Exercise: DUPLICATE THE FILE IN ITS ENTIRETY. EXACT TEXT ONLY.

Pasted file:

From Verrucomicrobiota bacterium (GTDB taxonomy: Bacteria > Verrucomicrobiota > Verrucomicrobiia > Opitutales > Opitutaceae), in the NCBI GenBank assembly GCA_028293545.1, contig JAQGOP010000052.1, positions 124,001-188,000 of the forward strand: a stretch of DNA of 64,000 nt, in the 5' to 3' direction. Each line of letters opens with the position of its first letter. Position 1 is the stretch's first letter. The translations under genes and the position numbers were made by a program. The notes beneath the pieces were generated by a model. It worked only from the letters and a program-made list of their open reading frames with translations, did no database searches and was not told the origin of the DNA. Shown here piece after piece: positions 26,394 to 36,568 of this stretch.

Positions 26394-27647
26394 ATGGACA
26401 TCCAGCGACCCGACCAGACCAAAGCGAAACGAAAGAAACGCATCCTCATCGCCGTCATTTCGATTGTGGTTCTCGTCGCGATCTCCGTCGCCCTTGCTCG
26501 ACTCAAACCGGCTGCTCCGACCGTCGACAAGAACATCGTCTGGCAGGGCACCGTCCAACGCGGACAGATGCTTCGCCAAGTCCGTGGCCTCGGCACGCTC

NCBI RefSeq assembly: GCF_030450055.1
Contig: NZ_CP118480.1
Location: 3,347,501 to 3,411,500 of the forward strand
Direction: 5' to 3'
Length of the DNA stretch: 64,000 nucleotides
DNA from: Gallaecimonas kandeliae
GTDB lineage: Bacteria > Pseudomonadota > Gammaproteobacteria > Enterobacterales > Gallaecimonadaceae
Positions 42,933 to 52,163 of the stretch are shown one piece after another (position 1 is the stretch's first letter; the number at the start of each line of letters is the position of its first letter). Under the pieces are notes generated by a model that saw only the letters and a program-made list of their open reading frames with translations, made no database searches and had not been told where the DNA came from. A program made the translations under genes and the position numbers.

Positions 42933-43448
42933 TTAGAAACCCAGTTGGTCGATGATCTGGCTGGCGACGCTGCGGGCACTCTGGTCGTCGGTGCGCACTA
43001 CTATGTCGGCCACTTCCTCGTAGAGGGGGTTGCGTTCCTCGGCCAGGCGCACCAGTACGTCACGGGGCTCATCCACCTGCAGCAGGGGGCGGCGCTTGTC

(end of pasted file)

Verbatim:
From Verrucomicrobiota bacterium (GTDB taxonomy: Bacteria > Verrucomicrobiota > Verrucomicrobiia > Opitutales > Opitutaceae), in the NCBI GenBank assembly GCA_028293545.1, contig JAQGOP010000052.1, positions 124,001-188,000 of the forward strand: a stretch of DNA of 64,000 nt, in the 5' to 3' direction. Each line of letters opens with the position of its first letter. Position 1 is the stretch's first letter. The translations under genes and the position numbers were made by a program. The notes beneath the pieces were generated by a model. It worked only from the letters and a program-made list of their open reading frames with translations, did no database searches and was not told the origin of the DNA. Shown here piece after piece: positions 26,394 to 36,568 of this stretch.

Positions 26394-27647
26394 ATGGACA
26401 TCCAGCGACCCGACCAGACCAAAGCGAAACGAAAGAAACGCATCCTCATCGCCGTCATTTCGATTGTGGTTCTCGTCGCGATCTCCGTCGCCCTTGCTCG
26501 ACTCAAACCGGCTGCTCCGACCGTCGACAAGAACATCGTCTGGCAGGGCACCGTCCAACGCGGACAGATGCTTCGCCAAGTCCGTGGCCTCGGCACGCTC

NCBI RefSeq assembly: GCF_030450055.1
Contig: NZ_CP118480.1
Location: 3,347,501 to 3,411,500 of the forward strand
Direction: 5' to 3'
Length of the DNA stretch: 64,000 nucleotides
DNA from: Gallaecimonas kandeliae
GTDB lineage: Bacteria > Pseudomonadota > Gammaproteobacteria > Enterobacterales > Gallaecimonadaceae
Positions 42,933 to 52,163 of the stretch are shown one piece after another (position 1 is the stretch's first letter; the number at the start of each line of letters is the position of its first letter). Under the pieces are notes generated by a model that saw only the letters and a program-made list of their open reading frames with translations, made no database searches and had not been told where the DNA came from. A program made the translations under genes and the position numbers.

Positions 42933-43448
42933 TTAGAAACCCAGTTGGTCGATGATCTGGCTGGCGACGCTGCGGGCACTCTGGTCGTCGGTGCGCACTA
43001 CTATGTCGGCCACTTCCTCGTAGAGGGGGTTGCGTTCCTCGGCCAGGCGCACCAGTACGTCACGGGGCTCATCCACCTGCAGCAGGGGGCGGCGCTTGTC